alexa Osteoid osteoma. Distant, periarticular, and subarticular lesions as a cause of knee pain.
Orthopaedics

Orthopaedics

Orthopedic & Muscular System: Current Research

Author(s): Torg JS, Loughran T, Pavlov H, Schwamm H, Gregg J,

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Abstract Osteoid osteoma, a benign osteoblastic tumour comprised of osteoid and atypical bone, is a well-known entity. However, clinical diagnosis may be delayed, especially when the pain is referred to a nearby joint. This paper reports a series of 11 cases occurring in physically active patients in whom the diagnosis was delayed because of pain referral to the knee. The mean duration from the onset of symptoms to diagnosis of osteoid osteoma was 20 months (range 3 to 48 months). Review of these 11 lesions indicates that they can be classified on the basis of their anatomical location: (a) distant to the knee; (b) periarticular; or (c) subarticular (intraarticular). It should be noted that initially only 5 of the 11 cases displayed characteristic x-ray findings; in the remaining 6 cases, diagnosis was dependent on positive 99mTc radionuclide bone scans, tomograms, and computerised tomography scans. Of the 9 patients who underwent surgical resection of their lesions, all had complete relief of symptoms and all continued to be asymptomatic at follow-up evaluations.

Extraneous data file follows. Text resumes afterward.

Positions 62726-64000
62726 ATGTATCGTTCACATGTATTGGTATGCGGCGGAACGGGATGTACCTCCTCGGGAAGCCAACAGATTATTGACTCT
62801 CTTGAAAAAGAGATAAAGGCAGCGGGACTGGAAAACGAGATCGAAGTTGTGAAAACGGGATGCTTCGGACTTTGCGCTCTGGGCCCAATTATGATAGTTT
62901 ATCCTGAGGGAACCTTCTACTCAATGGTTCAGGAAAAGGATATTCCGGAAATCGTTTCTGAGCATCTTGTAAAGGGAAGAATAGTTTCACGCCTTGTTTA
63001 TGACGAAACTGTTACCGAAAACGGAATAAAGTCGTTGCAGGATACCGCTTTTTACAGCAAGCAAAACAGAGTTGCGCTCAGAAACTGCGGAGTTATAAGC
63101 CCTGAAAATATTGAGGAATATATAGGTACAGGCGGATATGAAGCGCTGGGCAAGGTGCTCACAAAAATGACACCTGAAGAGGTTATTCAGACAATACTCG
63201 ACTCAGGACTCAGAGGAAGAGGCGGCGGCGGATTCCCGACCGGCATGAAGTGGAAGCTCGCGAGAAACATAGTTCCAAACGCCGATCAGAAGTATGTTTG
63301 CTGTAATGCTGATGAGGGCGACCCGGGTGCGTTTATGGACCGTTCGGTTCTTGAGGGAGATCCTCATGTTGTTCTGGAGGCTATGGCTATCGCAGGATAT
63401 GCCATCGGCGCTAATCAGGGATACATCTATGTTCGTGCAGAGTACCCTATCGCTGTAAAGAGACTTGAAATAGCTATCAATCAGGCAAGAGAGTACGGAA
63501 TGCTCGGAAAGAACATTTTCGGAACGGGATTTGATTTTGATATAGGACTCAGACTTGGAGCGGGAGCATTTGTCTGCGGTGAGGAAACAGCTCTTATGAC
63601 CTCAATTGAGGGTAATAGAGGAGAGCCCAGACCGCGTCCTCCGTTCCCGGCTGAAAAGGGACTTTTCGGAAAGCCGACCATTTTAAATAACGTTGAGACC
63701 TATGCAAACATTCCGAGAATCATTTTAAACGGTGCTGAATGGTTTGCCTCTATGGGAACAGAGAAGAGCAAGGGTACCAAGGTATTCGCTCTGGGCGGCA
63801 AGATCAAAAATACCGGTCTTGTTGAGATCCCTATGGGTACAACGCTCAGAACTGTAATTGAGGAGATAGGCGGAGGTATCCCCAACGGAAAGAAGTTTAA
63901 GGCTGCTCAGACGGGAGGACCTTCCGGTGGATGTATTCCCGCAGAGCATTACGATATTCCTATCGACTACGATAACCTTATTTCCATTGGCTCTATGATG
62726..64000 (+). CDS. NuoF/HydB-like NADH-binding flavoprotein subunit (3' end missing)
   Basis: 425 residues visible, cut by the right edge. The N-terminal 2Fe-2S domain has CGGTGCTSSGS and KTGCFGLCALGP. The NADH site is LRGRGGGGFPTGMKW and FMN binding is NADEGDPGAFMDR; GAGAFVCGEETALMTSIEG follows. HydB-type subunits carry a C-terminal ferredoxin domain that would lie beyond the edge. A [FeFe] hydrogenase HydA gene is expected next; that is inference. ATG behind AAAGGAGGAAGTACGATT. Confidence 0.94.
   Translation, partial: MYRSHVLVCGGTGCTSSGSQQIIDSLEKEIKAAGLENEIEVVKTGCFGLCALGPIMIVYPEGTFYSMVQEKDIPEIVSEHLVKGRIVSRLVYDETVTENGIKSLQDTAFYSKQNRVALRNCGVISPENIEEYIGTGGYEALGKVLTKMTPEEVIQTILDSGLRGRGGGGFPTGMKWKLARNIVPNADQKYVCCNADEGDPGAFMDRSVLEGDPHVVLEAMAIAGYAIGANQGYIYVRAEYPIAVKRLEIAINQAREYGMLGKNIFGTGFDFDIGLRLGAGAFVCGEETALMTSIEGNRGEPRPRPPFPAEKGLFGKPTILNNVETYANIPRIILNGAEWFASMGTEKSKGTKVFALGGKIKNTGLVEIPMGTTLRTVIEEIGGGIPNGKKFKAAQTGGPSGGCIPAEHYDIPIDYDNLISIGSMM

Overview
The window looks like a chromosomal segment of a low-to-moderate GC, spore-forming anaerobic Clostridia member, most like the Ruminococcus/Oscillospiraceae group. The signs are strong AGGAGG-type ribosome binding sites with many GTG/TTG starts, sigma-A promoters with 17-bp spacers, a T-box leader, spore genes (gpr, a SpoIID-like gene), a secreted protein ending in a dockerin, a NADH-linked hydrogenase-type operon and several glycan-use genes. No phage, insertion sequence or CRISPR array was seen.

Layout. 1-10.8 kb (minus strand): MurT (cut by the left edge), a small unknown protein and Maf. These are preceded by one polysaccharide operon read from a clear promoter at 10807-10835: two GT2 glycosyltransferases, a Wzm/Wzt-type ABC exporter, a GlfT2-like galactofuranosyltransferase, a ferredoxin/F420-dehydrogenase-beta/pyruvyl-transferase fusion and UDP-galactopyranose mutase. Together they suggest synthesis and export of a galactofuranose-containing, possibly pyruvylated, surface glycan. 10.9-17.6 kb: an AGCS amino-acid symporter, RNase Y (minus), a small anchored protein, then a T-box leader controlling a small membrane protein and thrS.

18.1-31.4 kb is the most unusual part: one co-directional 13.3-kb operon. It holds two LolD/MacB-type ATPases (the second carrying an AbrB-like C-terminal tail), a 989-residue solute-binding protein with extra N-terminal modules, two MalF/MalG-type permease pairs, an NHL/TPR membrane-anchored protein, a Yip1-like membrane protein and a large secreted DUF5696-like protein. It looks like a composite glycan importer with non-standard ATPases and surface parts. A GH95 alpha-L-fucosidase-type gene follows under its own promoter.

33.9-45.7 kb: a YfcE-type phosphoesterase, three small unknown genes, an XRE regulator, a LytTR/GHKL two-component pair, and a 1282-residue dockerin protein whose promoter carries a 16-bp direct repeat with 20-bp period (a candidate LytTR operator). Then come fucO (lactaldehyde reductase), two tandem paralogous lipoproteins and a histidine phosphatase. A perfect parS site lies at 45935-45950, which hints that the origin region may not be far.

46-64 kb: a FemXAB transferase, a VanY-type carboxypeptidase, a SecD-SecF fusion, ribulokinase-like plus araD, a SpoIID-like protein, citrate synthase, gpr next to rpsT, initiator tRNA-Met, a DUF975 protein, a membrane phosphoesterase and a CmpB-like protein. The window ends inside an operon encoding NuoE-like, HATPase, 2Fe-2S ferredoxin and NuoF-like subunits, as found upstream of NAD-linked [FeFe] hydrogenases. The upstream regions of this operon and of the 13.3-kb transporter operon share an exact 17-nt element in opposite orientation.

This article was published in Sports Med and referenced in Orthopedic & Muscular System: Current Research

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